By Neil Pascale
A unique survey analyzing the sales processes in the motorcycle, auto and RV industries shows the powersports sector lacking in several key categories.
Motorcycle salesmen are less likely to greet their customers and build rapport with them and also rarely ask for a sale or provide consumers a reason to buy from their dealership in comparison to their RV and auto counterparts, according to the comparison survey.
The Pacific Grove, Calif., company behind the Pied Piper Prospect Satisfaction Index completed similar shopping surveys in all three industries. The company performed 375 evaluations of motorcycle dealerships across the nation between November 2006 and January 2007. From April through June, they examined close to 1,600 auto dealerships, or one out of 14 dealerships in the United States.
At the same time, the company also evaluated more than 500 RV stores, all of which carry the large Class A vehicles.
In each instance, independent contractors hired by Pied Piper evaluated the shopping experience and the effectiveness of the salesman.
The retail comparison found the motorcycle industry behind the auto and RV industries in several areas, including:
Greeting consumers: Motorcycle retailers do it 74 percent of the time while the auto industry does it 85 percent and the RV 89 percent.
Building rapport with the shopper: Motorcycle salespeople try to find a common interest with consumers 68 percent while the RV salespeople do it 82 percent and the auto side 83 percent.
Reasons to buy from the dealership: Motorcycle retailers do this just 33 percent of the time, substantially less than the auto (50 percent) and the RV sides (60 percent).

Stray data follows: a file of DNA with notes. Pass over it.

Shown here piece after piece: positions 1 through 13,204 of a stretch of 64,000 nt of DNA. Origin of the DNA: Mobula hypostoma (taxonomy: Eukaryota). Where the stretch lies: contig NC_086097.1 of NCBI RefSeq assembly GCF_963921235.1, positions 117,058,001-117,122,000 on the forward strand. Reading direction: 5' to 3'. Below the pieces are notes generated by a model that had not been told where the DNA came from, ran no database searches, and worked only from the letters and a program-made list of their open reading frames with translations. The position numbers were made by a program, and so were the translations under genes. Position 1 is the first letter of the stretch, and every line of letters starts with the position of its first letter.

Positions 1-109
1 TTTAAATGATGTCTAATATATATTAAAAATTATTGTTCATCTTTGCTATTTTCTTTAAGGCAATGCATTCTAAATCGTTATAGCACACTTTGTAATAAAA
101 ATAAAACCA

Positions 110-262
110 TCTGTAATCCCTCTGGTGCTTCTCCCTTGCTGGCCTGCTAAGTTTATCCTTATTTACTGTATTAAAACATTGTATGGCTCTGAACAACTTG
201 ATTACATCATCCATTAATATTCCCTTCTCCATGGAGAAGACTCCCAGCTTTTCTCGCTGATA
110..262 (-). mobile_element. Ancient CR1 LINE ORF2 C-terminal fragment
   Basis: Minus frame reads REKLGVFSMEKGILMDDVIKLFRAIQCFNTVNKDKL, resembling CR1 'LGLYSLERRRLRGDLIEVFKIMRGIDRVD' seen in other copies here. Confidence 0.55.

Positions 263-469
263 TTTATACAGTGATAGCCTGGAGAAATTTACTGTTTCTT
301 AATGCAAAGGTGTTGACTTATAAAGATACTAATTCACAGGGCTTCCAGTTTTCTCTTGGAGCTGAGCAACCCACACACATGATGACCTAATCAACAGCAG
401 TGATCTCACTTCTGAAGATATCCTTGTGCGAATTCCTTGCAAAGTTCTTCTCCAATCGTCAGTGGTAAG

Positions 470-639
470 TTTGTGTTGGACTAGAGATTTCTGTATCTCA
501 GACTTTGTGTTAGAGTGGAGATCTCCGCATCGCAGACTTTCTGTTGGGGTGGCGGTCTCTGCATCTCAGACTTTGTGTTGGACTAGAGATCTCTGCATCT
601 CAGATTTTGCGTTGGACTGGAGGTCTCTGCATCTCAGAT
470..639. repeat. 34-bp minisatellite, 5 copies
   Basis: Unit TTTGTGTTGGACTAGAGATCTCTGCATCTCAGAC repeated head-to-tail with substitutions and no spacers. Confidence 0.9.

Asking for the sale: Again, motorcycle sales staff are vastly under their counterparts, asking for a sale slightly less than half the time while the RV (66 percent) and auto (75 percent) retailers are far more likely to do this.
“The motorcycle industry has a lot of room for improvement,” said Fran O’Hagan, president of Pied Piper Management Co., the California-based management consulting company that runs a mystery shopping program for Ducati North America. O’Hagan notes that the “industry average numbers we’re dealing with here is a C grade, meaning half of the stores are better and half of them are worse.”
The industry comparison isn’t exactly an apples-to-apples survey as autos are mostly looked as a “need” by consumers, rather than a “want” as motorcycles and RVs often are seen as.
“In many cases, they don’t have to buy an RV,” O’Hagan said. “It’s something where the salesman can play a big role. And that’s what I see for the motorcycle industry that’s not happening today. The salespeople are not playing a big role in many instances. And it’s a pity because it’s an impulse buy. It’s not practical transportation, and the shoppers could really benefit from having an ally to help them fall in love with the motorcycle.”
The comparison between the three industries also revealed motorcycle salespeople are less likely to encourage a shopper to return (35 percent of the time vs. 62 percent for RV and 76 percent for auto).
The Prospect Satisfaction Index differs from a generic mystery shopping effort in two ways: in advance of the survey Pied Piper determined, through internal and external research, what questions were the most important to determine effective sales processes, and then those questions were put forth by a “shopper” that behaved like an average powersports consumer.
By Neil Pascale